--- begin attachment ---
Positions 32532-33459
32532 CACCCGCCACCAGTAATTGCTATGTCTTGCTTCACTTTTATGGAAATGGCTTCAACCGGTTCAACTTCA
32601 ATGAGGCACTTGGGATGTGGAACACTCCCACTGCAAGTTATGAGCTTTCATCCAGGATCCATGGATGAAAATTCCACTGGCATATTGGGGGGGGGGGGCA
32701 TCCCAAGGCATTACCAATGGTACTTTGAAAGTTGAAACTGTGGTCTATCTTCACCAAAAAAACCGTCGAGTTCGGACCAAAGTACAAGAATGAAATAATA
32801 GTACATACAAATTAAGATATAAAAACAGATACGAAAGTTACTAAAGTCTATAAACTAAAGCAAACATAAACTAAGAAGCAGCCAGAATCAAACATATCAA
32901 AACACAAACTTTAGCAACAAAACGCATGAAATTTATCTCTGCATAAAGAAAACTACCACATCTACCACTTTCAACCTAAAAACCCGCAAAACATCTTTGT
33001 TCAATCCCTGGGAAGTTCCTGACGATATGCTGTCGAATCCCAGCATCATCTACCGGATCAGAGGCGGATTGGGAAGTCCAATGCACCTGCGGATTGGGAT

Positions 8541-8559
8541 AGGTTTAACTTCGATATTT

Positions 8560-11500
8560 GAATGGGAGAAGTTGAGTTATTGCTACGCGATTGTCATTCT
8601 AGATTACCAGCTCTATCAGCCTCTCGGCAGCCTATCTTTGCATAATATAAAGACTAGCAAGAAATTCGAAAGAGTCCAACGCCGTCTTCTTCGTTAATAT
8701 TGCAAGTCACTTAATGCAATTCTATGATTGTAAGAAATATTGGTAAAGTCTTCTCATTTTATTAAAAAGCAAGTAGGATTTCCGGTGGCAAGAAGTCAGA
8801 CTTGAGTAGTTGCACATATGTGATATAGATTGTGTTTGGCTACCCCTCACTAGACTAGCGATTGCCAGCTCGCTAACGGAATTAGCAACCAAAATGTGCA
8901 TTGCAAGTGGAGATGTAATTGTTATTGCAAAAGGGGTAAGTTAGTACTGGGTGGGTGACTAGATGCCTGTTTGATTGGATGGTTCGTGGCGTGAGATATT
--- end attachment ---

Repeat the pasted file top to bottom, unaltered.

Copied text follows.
Positions 32532-33459
32532 CACCCGCCACCAGTAATTGCTATGTCTTGCTTCACTTTTATGGAAATGGCTTCAACCGGTTCAACTTCA
32601 ATGAGGCACTTGGGATGTGGAACACTCCCACTGCAAGTTATGAGCTTTCATCCAGGATCCATGGATGAAAATTCCACTGGCATATTGGGGGGGGGGGGCA
32701 TCCCAAGGCATTACCAATGGTACTTTGAAAGTTGAAACTGTGGTCTATCTTCACCAAAAAAACCGTCGAGTTCGGACCAAAGTACAAGAATGAAATAATA
32801 GTACATACAAATTAAGATATAAAAACAGATACGAAAGTTACTAAAGTCTATAAACTAAAGCAAACATAAACTAAGAAGCAGCCAGAATCAAACATATCAA
32901 AACACAAACTTTAGCAACAAAACGCATGAAATTTATCTCTGCATAAAGAAAACTACCACATCTACCACTTTCAACCTAAAAACCCGCAAAACATCTTTGT
33001 TCAATCCCTGGGAAGTTCCTGACGATATGCTGTCGAATCCCAGCATCATCTACCGGATCAGAGGCGGATTGGGAAGTCCAATGCACCTGCGGATTGGGAT

Positions 8541-8559
8541 AGGTTTAACTTCGATATTT

Positions 8560-11500
8560 GAATGGGAGAAGTTGAGTTATTGCTACGCGATTGTCATTCT
8601 AGATTACCAGCTCTATCAGCCTCTCGGCAGCCTATCTTTGCATAATATAAAGACTAGCAAGAAATTCGAAAGAGTCCAACGCCGTCTTCTTCGTTAATAT
8701 TGCAAGTCACTTAATGCAATTCTATGATTGTAAGAAATATTGGTAAAGTCTTCTCATTTTATTAAAAAGCAAGTAGGATTTCCGGTGGCAAGAAGTCAGA
8801 CTTGAGTAGTTGCACATATGTGATATAGATTGTGTTTGGCTACCCCTCACTAGACTAGCGATTGCCAGCTCGCTAACGGAATTAGCAACCAAAATGTGCA
8901 TTGCAAGTGGAGATGTAATTGTTATTGCAAAAGGGGTAAGTTAGTACTGGGTGGGTGACTAGATGCCTGTTTGATTGGATGGTTCGTGGCGTGAGATATT